Background: Supporting self-management intends to improve life-style, which is beneficial for patients with mild osteoarthritis (OA). We evaluated a nurse-based intervention on older OA patients' self-management with the aim to assess its effects on mobility and functioning.
Methods: Randomized controlled trial of patients (> or = 65 years) with mild hip or knee OA from nine family practices in the Netherlands. Intervention consisted of supporting patients' self-management of OA symptoms using a practice-based nurse. Outcome measures were patients' mobility, using the Timed Up and Go test (TUG), and patient reported functioning, using an arthritis specific scale (Dutch AIMS2 SF).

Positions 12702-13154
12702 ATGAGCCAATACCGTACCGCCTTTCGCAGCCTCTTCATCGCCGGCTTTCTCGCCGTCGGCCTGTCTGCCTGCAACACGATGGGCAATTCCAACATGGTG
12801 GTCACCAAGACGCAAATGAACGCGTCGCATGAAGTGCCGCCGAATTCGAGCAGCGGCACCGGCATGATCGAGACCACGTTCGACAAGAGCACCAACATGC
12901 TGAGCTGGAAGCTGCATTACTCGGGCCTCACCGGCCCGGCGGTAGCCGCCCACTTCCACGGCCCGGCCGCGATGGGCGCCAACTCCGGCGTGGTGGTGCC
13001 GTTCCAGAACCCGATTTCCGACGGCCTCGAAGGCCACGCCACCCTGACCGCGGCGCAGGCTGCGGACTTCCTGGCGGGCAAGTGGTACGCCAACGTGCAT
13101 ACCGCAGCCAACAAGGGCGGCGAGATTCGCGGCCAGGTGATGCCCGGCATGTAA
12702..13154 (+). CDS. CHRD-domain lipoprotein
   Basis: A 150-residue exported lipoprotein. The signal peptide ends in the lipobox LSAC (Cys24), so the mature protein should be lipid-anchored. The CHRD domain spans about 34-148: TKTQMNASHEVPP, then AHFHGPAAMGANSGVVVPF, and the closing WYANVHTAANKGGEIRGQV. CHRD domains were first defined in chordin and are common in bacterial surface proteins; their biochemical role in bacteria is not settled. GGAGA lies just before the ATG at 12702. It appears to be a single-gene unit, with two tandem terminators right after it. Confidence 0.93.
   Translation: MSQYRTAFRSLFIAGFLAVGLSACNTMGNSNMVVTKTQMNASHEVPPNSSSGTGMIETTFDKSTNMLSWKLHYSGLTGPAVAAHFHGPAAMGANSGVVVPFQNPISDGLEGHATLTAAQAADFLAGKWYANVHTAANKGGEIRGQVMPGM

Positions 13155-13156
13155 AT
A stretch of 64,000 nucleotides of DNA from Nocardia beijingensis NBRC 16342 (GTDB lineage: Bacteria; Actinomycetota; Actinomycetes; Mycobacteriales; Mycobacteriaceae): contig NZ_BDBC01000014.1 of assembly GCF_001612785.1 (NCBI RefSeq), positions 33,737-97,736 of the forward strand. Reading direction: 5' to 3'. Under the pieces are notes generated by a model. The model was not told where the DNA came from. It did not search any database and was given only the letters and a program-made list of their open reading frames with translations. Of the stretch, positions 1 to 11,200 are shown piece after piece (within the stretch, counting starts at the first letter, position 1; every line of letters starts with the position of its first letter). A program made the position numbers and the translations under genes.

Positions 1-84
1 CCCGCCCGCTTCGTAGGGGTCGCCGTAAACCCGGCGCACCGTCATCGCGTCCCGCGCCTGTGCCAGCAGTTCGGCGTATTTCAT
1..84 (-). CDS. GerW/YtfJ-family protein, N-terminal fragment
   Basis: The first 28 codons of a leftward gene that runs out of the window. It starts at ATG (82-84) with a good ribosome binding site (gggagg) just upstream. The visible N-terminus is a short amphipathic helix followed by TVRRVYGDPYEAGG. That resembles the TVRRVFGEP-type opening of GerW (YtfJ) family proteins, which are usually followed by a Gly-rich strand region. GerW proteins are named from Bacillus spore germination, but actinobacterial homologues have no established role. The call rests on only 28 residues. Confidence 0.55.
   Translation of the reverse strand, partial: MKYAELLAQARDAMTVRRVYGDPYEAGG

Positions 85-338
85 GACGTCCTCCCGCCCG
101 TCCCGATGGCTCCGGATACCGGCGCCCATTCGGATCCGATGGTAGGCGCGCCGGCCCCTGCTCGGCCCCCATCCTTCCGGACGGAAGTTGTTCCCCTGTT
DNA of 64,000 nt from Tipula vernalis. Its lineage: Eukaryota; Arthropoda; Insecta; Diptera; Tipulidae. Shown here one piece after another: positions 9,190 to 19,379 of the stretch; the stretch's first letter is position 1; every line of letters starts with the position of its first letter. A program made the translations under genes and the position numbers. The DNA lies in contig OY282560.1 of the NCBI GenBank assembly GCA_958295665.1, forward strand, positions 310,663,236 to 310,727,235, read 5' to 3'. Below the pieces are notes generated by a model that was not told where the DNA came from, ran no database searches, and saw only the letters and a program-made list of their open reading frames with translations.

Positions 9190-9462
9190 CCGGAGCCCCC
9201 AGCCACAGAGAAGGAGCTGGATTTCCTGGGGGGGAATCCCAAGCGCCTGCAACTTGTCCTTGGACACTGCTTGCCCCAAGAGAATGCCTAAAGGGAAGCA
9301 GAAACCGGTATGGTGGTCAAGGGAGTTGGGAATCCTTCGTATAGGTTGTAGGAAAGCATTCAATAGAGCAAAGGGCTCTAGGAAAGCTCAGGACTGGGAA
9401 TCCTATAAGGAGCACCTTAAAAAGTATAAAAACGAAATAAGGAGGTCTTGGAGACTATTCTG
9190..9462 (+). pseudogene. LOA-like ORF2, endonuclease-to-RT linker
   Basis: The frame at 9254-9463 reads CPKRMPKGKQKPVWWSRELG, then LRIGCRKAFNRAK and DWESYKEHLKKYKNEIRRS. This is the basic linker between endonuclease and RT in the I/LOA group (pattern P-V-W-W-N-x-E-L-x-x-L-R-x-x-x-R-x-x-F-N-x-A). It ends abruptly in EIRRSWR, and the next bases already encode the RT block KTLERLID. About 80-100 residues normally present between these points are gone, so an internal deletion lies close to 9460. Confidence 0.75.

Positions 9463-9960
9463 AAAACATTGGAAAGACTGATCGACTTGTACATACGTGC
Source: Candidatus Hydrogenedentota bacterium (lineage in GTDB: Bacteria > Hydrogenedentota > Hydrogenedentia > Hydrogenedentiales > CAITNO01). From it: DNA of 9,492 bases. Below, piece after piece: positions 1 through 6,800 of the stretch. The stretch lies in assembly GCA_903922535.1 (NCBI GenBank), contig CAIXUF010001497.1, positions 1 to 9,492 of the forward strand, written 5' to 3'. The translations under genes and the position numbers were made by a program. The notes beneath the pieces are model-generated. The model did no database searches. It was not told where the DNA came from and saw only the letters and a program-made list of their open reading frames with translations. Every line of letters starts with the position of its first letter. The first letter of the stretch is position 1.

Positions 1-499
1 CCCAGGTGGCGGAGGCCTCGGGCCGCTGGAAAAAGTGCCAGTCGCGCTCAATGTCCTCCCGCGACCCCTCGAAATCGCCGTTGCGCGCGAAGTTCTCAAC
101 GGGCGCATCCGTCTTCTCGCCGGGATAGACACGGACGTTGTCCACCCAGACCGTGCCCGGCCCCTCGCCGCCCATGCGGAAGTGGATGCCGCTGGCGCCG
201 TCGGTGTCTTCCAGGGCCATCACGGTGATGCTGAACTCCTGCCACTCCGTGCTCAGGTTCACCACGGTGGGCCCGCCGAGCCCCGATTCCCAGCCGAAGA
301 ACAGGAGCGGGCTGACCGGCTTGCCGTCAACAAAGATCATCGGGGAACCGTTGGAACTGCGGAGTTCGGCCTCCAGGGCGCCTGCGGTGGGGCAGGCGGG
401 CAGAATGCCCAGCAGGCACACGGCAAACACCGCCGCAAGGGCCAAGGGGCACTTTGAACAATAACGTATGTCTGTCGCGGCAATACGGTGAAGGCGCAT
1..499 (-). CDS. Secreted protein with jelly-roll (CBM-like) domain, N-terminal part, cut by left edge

Results: Fifty-one patients were randomized to the intervention group and 53 to the control group. Patient-reported functioning improved on four scales in the intervention group compared to one scale in the control group. However, this result was not significant. Mobility improved in both groups, without a significant difference between the two groups. There were no differences between the groups regarding consultations with family physicians or physiotherapists, or medication use.
Conclusion: A nurse-based intervention on older OA patients' self-management did not improve self-reported functioning, mobility or patients' use of health care resources.